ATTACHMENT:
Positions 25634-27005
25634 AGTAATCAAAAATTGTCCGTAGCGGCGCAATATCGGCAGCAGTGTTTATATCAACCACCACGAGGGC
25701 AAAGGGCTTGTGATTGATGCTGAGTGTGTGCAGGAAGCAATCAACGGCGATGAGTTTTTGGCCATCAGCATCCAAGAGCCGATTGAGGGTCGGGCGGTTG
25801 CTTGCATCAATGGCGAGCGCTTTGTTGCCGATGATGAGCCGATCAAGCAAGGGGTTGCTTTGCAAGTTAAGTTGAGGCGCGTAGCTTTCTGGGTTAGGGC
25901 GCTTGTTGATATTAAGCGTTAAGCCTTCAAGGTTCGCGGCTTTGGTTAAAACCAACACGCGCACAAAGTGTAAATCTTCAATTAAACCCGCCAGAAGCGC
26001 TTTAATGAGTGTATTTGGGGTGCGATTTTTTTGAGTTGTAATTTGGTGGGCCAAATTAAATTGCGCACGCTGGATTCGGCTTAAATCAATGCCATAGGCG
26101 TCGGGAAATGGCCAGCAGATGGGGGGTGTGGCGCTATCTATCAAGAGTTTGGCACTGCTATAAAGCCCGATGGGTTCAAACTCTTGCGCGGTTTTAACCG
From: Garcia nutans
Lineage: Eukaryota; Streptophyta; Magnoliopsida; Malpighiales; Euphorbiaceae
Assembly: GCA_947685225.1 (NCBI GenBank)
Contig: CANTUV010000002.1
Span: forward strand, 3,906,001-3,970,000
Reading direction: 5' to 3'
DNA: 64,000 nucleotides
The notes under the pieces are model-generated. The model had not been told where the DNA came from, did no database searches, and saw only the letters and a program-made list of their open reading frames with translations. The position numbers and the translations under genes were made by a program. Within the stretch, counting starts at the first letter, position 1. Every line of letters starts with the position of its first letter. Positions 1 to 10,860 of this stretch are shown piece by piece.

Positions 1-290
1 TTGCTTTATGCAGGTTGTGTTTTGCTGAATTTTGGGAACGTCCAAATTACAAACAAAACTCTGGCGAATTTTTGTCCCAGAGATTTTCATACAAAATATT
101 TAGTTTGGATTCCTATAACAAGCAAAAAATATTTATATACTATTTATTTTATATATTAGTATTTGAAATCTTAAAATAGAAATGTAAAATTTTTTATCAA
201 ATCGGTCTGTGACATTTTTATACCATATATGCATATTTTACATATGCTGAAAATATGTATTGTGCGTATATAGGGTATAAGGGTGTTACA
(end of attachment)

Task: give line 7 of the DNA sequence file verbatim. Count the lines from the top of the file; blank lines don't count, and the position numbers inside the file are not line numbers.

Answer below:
26101 TCGGGAAATGGCCAGCAGATGGGGGGTGTGGCGCTATCTATCAAGAGTTTGGCACTGCTATAAAGCCCGATGGGTTCAAACTCTTGCGCGGTTTTAACCG